Watch ‘Pluto’s Christmas Tree’ yourself and tell me what you think:

This is Mickey Mouse cartoon No. 124
To the previous Mickey Mouse cartoon: Pluto’s Party
To the next Mickey Mouse cartoon: The Simple Things

Director: Jack Hannah
Release Date: June 7, 1946
Stars: Mickey Mouse, Pluto, Chip and Dale
Rating: ★★★½
Review:

Squatter's Rights © Walt Disney‘Squatter’s Rights’ is director Jack Hannah’s first of many cartoons starring Chip and Dale, who were introduced by Clyde Geronimi in ‘Private Pluto‘ in 1943. The two chipmunks are still interchangeable here. They would get real personalities in their next cartoon ‘Chip an’ Dale‘ (1947).

In this cartoon Chip and Dale live in a winter cottage, which is visited by Mickey and Pluto. Pluto soon discovers the jabbering duo, but Mickey never does. In the end Chip and Dale make Pluto and Mickey think Pluto’s been shot. In the final shot we can see Mickey running into the distance, carrying Pluto to a hospital, and leaving the cottage to the two little chipmunks.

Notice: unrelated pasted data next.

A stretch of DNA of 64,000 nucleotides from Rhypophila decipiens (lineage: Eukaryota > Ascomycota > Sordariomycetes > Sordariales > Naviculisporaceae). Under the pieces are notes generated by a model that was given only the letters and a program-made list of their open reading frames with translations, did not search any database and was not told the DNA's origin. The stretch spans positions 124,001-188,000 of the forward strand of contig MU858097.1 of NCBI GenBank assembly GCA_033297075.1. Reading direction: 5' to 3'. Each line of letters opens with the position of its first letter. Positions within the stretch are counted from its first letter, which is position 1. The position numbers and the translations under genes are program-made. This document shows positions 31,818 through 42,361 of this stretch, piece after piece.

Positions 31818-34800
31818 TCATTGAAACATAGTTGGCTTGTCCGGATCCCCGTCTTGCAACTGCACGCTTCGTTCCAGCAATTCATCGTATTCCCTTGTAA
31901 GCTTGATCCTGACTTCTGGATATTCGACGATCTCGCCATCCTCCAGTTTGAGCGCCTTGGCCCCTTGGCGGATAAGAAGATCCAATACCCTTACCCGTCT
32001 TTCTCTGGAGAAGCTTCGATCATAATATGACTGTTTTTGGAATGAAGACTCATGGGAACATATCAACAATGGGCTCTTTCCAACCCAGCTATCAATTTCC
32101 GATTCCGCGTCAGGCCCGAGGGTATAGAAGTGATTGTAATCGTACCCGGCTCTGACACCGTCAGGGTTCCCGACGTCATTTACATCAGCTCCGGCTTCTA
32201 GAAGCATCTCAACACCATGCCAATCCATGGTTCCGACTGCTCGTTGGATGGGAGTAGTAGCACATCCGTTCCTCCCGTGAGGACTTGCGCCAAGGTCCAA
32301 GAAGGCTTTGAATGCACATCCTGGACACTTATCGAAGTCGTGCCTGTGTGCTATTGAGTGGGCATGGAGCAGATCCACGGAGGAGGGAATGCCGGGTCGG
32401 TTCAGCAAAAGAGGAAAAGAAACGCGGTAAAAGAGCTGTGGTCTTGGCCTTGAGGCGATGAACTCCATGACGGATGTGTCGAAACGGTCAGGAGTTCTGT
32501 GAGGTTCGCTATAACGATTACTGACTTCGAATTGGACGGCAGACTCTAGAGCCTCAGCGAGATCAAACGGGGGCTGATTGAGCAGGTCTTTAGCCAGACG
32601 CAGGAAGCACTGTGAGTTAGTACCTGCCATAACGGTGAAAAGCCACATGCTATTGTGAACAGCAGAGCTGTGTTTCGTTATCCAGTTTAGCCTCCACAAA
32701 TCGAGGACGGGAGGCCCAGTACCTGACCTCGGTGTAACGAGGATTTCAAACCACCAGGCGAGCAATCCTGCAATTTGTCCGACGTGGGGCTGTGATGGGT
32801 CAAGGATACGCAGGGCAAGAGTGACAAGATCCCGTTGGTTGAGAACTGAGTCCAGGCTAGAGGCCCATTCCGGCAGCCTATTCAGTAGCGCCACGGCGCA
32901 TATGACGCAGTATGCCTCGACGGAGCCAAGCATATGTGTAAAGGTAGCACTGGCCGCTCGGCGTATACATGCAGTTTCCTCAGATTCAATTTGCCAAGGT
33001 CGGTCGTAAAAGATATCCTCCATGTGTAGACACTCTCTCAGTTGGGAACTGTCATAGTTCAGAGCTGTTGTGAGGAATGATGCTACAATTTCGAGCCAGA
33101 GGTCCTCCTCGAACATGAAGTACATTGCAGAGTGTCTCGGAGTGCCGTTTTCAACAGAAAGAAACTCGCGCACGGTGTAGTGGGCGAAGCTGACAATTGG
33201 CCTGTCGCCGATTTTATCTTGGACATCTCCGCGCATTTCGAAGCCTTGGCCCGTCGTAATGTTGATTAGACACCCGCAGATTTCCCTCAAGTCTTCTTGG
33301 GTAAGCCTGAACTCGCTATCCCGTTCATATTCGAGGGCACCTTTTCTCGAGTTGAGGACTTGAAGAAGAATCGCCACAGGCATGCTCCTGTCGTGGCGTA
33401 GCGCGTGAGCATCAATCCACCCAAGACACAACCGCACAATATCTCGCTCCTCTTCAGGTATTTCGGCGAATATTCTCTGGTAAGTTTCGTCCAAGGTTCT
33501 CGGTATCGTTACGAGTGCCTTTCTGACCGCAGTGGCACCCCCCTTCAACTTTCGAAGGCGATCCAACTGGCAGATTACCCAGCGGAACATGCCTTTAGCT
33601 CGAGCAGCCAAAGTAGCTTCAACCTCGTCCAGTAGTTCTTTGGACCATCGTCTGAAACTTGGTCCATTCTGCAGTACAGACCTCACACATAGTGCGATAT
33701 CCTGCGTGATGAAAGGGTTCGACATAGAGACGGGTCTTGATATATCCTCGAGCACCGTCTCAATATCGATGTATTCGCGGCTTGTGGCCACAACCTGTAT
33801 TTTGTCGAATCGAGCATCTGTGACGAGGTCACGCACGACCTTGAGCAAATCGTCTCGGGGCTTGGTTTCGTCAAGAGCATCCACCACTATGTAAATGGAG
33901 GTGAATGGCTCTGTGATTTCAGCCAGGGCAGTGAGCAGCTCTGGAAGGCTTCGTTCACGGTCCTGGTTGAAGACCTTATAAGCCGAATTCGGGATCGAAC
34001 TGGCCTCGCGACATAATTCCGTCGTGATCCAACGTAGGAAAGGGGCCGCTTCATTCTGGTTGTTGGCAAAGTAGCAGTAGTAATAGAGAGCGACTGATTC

‘Squatter’s ‘Rights’ is the first of only eight post-war Mickey Mouse cartoons. Mickey had had a short renaissance under director Riley Thompson in the early 1940s, but by 1946 he was once again reduced to a side character, at best co-starring with Pluto. ‘Squatter’s Rights’ is typical, with most of the screen time devoted to Pluto, Chip and Dale.

Jack Hannah would direct only one other Mickey Mouse cartoon: ‘Pluto’s Christmas Tree‘ (1952), which also features Chip ‘n Dale. Hannah’s appointed character was Donald Duck, whom he led through the last stage of his cinematic career. In this he would develop Chip n’ Dale into Donald Duck’s main adversaries.

Watch ‘Squatter’s Rights’ yourself and tell me what you think:

This is Mickey Mouse cartoon No. 118
To the previous Mickey Mouse cartoon: Pluto and the Armadillo
To the next Mickey Mouse cartoon: Mickey’s Delayed Date

Director: Clyde Geronimi
Release Date: April 2, 1943
Stars: Pluto, Chip ‘n Dale
Rating: ★★★★
Review: